Saturday night at Willow Road involved four dishes, two of which were "must try" dishes sent over from the general manager. I immediately died over how phenomenal each of them was. We had Sticky Toffee Pudding for dessert with some sort of sour cream accoutrement that cuts the sweetness of the pudding. It was the best food of the entire trip, On Thursday night, Zachary Quinto showed up at Willow Road after the Star Trek Into Darkness premiere that happened mere blocks away from our apartment. The ceiling at Willow Road says "Baked By Electricity" in blue neon letters. The building is  part of the old Nabisco factory
Flash off so no one can see you're being ultra touristy by taking a picture and making a heart with your hands because you love the restaurant so much
I bought a Mother's Day present for my mom at the Tiffany flagship on Fifth Avenue. The day before I had learned that I'd been accepted to the Sarah Lawrence Summer Writers Seminar the third week of June, so  I brought nothing from Tiffany back to Utah for me. On Thursday, I went back and walked around FAO Schwartz, up and down Fifth Ave, going into stores where I know I can't afford anything. I was in heaven. I walked down to St. Patrick's Cathedral on Fifth and 51st Street. It's under construction but still open. It was growing late in the day. I knew I had a long night ahead of me. I walked west down 51st, through Midtown, towards the 1 train at 50th and Broadway. My feet were tired, and I felt sure both my baby toes were going to fall off any second, but I was genuinely happy. And genuinely exhausted.

On Fifth Avenue and 55th Street

I went out with my friend Nick for one last night in NYC on Thursday. He took me to Macao for dinner. He wore a suit and tie, I wore a cocktail dress. It was a $30 dollar cab from the Upper West Side to Lower Manhattan, but a night out with Nick was worth it. Macanese food for dinner involved mushroom croquets, fried squid tentacles with an amazing bean salad, noodle salad with calamari, and a fish entree that I can't even begin to describe. It was that good. All accompanied by cocktails/mocktails depending on who was drinking it. Bars and dancing and more cocktails followed. I got hit on by 2 white guys at Macao and 3 black guys at Employees Only. It was my favorite night, favorite thing of the trip. And my phone stayed in  my Kate Spade all night so I don't even have any pictures except two I took before I met Nick. On our way out of Macao, we walked down the hallway where Kristen Wiig filmed her SNL intro. Nick and I kissed goodbye and he put me in a cab about 2:15. At that time in the morning, it was my last day in the city.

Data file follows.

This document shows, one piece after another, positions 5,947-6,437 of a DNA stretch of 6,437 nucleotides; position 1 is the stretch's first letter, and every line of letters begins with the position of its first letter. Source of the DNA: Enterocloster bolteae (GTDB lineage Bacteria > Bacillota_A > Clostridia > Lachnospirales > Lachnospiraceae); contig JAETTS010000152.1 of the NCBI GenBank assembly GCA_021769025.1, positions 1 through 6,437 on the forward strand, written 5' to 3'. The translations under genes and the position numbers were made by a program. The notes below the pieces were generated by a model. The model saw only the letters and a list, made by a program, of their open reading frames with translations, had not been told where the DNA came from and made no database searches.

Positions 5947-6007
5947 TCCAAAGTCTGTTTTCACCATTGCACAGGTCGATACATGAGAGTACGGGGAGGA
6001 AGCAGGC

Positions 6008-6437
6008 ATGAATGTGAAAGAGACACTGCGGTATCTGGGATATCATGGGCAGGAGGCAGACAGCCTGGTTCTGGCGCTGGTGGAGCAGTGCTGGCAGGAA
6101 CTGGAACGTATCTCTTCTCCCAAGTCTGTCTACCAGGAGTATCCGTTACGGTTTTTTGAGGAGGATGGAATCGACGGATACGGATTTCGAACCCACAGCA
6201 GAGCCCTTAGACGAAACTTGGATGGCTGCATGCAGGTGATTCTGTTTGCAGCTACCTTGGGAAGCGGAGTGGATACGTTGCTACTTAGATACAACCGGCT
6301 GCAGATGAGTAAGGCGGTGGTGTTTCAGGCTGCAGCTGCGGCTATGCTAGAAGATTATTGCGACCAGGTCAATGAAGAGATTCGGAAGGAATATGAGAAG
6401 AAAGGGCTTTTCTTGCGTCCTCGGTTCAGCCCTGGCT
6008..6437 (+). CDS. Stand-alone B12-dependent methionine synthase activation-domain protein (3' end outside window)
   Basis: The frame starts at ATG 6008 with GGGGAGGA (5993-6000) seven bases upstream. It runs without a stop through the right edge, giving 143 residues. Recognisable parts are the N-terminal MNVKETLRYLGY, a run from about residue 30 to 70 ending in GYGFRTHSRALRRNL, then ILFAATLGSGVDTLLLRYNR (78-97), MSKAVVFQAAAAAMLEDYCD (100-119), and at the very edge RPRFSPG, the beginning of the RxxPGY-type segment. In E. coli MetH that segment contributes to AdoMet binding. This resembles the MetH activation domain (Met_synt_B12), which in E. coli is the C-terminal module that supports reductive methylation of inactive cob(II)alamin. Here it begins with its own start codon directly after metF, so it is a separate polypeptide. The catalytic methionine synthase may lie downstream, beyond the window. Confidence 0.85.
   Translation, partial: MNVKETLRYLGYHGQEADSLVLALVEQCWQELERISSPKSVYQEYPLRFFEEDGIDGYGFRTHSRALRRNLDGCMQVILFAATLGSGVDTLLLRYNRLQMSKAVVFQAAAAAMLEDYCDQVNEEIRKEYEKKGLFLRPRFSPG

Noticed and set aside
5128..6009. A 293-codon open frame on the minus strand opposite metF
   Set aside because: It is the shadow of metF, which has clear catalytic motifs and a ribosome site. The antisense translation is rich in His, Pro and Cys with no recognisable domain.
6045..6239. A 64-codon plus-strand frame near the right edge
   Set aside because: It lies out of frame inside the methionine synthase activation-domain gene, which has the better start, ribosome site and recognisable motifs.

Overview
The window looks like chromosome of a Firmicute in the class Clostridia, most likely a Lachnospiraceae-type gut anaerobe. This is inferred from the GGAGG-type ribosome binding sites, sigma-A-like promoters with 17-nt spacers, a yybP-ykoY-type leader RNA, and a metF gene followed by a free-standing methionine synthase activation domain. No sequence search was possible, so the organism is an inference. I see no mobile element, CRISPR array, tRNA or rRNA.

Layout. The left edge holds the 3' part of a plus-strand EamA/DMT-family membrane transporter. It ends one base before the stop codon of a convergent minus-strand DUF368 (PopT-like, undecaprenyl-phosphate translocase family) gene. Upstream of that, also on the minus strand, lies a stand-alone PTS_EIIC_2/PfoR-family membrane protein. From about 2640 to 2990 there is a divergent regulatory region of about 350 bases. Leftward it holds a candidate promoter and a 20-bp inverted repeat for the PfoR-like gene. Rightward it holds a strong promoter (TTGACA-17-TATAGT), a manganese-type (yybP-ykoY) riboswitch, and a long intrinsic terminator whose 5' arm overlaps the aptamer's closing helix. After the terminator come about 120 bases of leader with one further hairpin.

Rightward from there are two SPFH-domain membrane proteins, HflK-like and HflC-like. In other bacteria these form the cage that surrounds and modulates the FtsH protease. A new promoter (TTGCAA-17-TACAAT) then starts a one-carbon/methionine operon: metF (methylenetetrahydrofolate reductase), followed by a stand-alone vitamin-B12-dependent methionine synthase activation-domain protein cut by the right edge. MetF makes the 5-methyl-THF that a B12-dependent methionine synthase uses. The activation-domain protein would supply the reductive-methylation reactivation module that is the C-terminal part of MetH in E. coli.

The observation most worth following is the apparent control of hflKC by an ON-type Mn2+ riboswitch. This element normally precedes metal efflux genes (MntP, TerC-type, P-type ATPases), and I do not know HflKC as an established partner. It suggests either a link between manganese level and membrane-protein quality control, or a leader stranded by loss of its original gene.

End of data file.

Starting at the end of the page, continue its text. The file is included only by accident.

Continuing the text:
Jersey at night from the Henry Hudson Parkway

Outside of Macao, trying to be artsy with the angles

Going over the Queensboro Bridge out of Manhattan was a dagger to the heart. I was so sad to leave it behind. When I remembered I would be back in six weeks to go to Sarah Lawrence, I smiled to myself.    "I love New York, even though it isn't mine, the way something has to be, a tree or a street or a house, something, anyway, that belongs to me because I belong to it." from Truman Capote.


Rosie's pushing the empty container into my leg. It brings me back to where I am. I look out the glass door. No bars, no fire escapes, no buildings five feet away. Just a chapel and mountains to dominate my skyline now.

1 comment:

  1. Wow. Sounds ahMAHzing :). Seriously so cool! When you live there someday, I'll have to come visit you. I'll never go otherwise! Love your descriptions of everything and how you took your picture with the flash off so no one would see how touristy you were being, haha!